BLEVINS — On a serene hilltop in this quiet Central Texas farming community, one of the fundamental tenets of American history is under attack.
For decades, Southerners have disagreed on Jesse James' place in the nation's collective memory. And now, decades after his death, there's disagreement on his final resting place.
History says James was buried in Kearney, Mo., after being gunned down on April 3, 1882, in his St. Joseph, Mo., home by fellow gang member Bob Ford.
But a Texas woman says James lived and died here, 30 miles south of Waco. He faked his death in Missouri, she says, and lived out his days here as a gentleman farmer. He died peacefully in 1943 and is buried under the name James L. Courtney in a family grave plot overlooking Deer Creek in Falls County.
Betty Duke, 64, says there are photos and writings that prove her point. Her only goal in writing three books about Courtney's claim, she says, is to make sure that her great-grandfather's legacy is honored and that history is accurate.
“This is the story we were told as we grew up,” she said. “I suspect it was well known to people around here, too. Some of them have told me so.”
Officials with the James Farm and Museum, a historical site in Missouri, have heard the story — and others like it — before.
“There are several people out there with alternate scenarios,” said director Elizabeth Beckett. “They have believable stories, without a doubt. But a person can't just read one book. You have to know the whole picture. There are people who come here and don't think that Jesse is buried here. That's fine.
“But we've got the real deal here.”
Jesse James occupies a peculiar place in American history and in the folklore of the Deep South.
Throughout history, some have viewed James as a murderous, bank-robbing thug. Others, however, speak of him as hero who never surrendered after the Civil War. To them, he fought the institutions — banks and railroads — that ran roughshod over the common man.
In that way, Martha Grace Duncan says, James fits the mold of “the noble bandit.”
Duncan, a law professor at Emory University, wrote “Romantic Outlaws, Beloved Prisons: The Unconscious Meanings of Crime and Punishment,” which analyzes why some outlaws are treated with reverence in folklore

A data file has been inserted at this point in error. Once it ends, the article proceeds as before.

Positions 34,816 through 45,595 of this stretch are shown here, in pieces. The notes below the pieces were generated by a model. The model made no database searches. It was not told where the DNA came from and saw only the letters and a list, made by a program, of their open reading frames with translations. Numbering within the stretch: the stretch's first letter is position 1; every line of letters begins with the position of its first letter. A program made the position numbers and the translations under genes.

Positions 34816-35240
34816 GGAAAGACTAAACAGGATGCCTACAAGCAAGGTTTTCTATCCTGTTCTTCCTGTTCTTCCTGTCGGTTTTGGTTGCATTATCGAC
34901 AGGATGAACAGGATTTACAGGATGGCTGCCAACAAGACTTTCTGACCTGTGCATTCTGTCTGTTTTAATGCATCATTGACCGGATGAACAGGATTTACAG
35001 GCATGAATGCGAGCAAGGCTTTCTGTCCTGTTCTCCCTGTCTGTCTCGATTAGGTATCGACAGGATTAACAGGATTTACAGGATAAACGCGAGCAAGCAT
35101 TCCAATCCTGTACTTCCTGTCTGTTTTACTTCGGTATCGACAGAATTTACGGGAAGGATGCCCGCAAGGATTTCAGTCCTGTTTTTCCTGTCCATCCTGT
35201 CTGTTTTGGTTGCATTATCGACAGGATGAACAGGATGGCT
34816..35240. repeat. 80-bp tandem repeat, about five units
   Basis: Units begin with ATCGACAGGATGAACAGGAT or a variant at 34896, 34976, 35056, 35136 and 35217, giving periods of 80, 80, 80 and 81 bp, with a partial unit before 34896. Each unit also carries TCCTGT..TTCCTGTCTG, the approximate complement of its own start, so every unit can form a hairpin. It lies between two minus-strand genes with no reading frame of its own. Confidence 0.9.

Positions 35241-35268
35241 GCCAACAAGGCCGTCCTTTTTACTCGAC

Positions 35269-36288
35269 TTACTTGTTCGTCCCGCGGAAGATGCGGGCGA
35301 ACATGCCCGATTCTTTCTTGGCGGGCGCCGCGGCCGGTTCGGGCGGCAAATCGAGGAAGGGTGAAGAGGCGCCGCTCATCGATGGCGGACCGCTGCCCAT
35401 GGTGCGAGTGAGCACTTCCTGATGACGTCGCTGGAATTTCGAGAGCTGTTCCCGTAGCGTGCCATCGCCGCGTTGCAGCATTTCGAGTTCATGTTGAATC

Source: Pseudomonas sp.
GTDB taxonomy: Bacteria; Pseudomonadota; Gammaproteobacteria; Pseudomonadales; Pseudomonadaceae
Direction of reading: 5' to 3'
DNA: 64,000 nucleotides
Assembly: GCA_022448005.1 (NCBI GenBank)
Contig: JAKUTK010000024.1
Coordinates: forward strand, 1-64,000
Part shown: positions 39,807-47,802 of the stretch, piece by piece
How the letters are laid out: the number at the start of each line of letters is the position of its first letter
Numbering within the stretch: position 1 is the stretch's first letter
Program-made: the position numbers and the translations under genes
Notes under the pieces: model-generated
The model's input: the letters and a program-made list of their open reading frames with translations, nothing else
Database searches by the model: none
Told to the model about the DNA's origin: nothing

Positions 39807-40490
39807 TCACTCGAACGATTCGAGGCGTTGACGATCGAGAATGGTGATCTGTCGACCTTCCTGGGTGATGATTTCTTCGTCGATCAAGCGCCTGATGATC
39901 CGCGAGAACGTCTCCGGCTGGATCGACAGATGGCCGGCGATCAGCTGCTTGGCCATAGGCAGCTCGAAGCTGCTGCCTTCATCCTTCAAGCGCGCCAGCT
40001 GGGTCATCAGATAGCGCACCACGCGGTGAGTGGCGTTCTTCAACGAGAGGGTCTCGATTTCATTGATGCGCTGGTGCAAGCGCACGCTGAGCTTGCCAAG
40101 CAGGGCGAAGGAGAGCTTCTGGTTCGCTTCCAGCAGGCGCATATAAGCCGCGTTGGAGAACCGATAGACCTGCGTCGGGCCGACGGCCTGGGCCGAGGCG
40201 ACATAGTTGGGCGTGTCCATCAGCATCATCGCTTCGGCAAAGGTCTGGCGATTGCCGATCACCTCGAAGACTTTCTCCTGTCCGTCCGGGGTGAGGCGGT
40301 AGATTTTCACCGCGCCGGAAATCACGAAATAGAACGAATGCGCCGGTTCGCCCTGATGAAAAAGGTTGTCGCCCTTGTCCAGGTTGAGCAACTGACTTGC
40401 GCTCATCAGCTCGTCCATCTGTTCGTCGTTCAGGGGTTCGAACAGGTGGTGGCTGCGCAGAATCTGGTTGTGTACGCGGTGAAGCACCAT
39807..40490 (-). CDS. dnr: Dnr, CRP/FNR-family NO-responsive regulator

Robin Hood is the best example of the noble bandit. He stole from the rich, gave to the poor, and fought against the usurper King John, while remaining loyal to Richard the Lionheart.
“We may not want to be revolutionaries or rebels or criminals ourselves,” she said, “but we can't help being fascinated with those who do step over the line and succeed in hiding out. A part of us is attracted to this.”
James was no Robin Hood. He robbed the rich, but many of his biggest fans have overlooked the fact that he kept the money for himself and his gang and gunned down innocents in the process.
For a small core of die-hard fans, Duncan says, that doesn't matter. The overall fight, they say, was more important than a few misdeeds.
“For some Southerners,” she says, “there was a situation of moral inversion. The legal government, after the war, was in the wrong in their minds.”
The official story is that James went underground and was living under an assumed name when he was shot.
Duke says that was a setup, too. The body identified as James, she suspects, may have been one of his cousins. During that time, there were copycats robbing banks throughout the South and Midwest.
Her great-grandfather told his family that he arrived in Texas in 1871 in Clay County, which is near Wichita Falls on the Oklahoma border.
The assumed name Courtney, Duke says, was likely borrowed from a family that lived near James' boyhood home. The birth date on the Courtney tombstone, she says, jibes with the birth date James' mother gave to authorities at the time of his death.
In his diary, which Duke has kept, Courtney signed his name “J. James” on several occasions. Family members say he was suspicious of strangers and had inexplicable stockpiles of cash hidden in his house and barn and buried all over the farm.
Even more compelling, she says, are several old family photographs. When compared to documented photos of James, the resemblance is striking.
Another family photo shows James Courtney's mom missing an arm. Historical records state James' mom, Zerelda Samuel, lost an arm when hired guns, trying to kill or capture James, firebombed the family's farmhouse.
Beckett, the museum director, is polite when addressing Duke's research, but she isn't buying it. She says a 1995 exhumation of James and subsequent DNA testing showed there was a 99.5 percent chance that the right guy is in the right grave.
The conflicting stories, Beckett acknowledges, are good for business. When James' remains were exhumed — ostensibly to prove that he wasn't buried in Kearney — museum visitation doubled. She has no problem with Duke making her case in the court of public opinion because it drums up business for her museum and interest in history.
And Duke is happy to oblige her.
Says Duke: “It's our heritage. It's important that history gets this right.”
rbragg@express-news.net